To help deaf children learn the oral language spoken around them, MCLs are invented and used by educators. These systems are not technically sign languages, but oral languages encoded in sign. Nonetheless, they often affect the development of sign languages.
Signing and society
Unfortunately, while sign language has been well-studied and validated within the academic spheres, this understanding and recognition has not gained much traction in many societies.
Legal and social recognition of sign language remain a great source of concern in Deaf communities, as it affects the rights of deaf people to access essential services, such as education, legal advice and medical treatment.
Increasingly seen as a separate linguistic community, sign language users have grown to include not only the deaf, but also their relatives and friends, and other interested people. Together they form the Deaf community, which creates a supportive and vibrant culture for deaf and hearing people.
Interpreters bridge communication between the deaf and the hearing and make accessible activities such as theatrical performances, movies, and TV broadcasts. In countries where deaf people are familiar with oral language, close captioning is a popular alternative.
In well-established Deaf communities, the use of sign language has even gone beyond daily communication to embrace artistic expression. Popular art forms that feature signing include signed poetry, signed singing, movies, and Deaf theatre.
Sign language in Singapore
How about in Singapore?
The local Deaf community communicates with a mixture of sign systems. Since the 1950s, the native Singapore Sign Language (SgSL) naturally evolved, with influences from Shanghainese Sign Language used by early Chinese migrants.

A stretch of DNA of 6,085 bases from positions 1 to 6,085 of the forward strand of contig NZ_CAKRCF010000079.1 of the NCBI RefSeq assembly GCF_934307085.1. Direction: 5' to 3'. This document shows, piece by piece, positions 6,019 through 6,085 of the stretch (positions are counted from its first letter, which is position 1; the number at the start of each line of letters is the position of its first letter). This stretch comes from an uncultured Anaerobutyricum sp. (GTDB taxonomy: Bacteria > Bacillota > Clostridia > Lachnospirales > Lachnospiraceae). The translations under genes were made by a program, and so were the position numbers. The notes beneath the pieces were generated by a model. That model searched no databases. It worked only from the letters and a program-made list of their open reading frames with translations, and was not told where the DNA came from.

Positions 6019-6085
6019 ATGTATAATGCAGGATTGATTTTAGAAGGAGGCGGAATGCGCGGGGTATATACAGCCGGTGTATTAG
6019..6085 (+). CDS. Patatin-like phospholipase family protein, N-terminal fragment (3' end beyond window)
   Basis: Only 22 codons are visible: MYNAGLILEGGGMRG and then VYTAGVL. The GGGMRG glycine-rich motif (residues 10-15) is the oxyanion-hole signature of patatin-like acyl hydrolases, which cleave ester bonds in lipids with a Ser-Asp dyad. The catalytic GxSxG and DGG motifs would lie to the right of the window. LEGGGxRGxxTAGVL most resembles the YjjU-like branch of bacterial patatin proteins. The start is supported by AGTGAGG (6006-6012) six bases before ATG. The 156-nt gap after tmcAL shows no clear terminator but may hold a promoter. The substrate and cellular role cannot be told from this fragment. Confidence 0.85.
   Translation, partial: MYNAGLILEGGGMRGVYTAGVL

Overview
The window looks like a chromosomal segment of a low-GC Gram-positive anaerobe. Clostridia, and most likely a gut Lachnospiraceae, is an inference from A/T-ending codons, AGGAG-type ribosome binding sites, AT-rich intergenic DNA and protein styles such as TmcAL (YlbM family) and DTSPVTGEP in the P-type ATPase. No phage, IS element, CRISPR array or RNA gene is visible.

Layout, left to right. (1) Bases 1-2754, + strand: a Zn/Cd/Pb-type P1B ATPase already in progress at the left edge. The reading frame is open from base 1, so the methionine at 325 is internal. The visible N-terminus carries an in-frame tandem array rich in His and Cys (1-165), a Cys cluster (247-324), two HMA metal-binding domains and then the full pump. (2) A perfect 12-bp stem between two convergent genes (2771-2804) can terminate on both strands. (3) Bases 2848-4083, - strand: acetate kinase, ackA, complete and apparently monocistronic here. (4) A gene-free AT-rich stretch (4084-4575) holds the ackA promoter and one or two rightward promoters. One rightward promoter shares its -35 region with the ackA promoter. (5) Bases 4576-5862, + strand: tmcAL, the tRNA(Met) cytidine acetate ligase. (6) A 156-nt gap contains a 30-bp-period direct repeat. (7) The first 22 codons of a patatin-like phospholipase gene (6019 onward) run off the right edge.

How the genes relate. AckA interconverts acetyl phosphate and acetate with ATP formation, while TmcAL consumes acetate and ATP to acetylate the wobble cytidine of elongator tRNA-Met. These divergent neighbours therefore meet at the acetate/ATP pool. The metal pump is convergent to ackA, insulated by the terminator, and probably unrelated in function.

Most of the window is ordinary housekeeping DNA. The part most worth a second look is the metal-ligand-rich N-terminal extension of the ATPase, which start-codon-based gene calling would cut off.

When Signing Exact English 2 (S.E.E.2) was brought to the island in 1977 as a means to educate deaf children, many ASL signs entered SgSL. This resulted in the now commonly used Pidgin Signed English (PSE), which uses spoken English word order with simplified or reduced grammar.
Currently, exciting research into SgSL is done by the Linguistic Sub-Committee at the Singapore Association for the Deaf (SADeaf). They aim to set up a sign bank to record locally developed signs and also to better understand SgSL so as to create resources for the general public as well as members of the Deaf community.
Over the years, much progress has been made in understanding sign language and Deaf communities. Schools and even universities, such as Gallaudet University, have been established that use signing.
In fact, the rights of deaf people to sign language is now protected under the UN Convention on the Rights of Persons with Disabilities.
Yet while we celebrate these milestones, we cannot take them for granted. In many societies, sign language is still denied deaf people and often thought of as an inadequate alternative to oral language.
It is perhaps time some of these misconceptions be corrected!
1 While ‘deaf’, with the lower case ‘d’, refers to people with hearing disability, ‘Deaf’, with the upper case ‘D’, refers to a culture that flourishes around deaf people.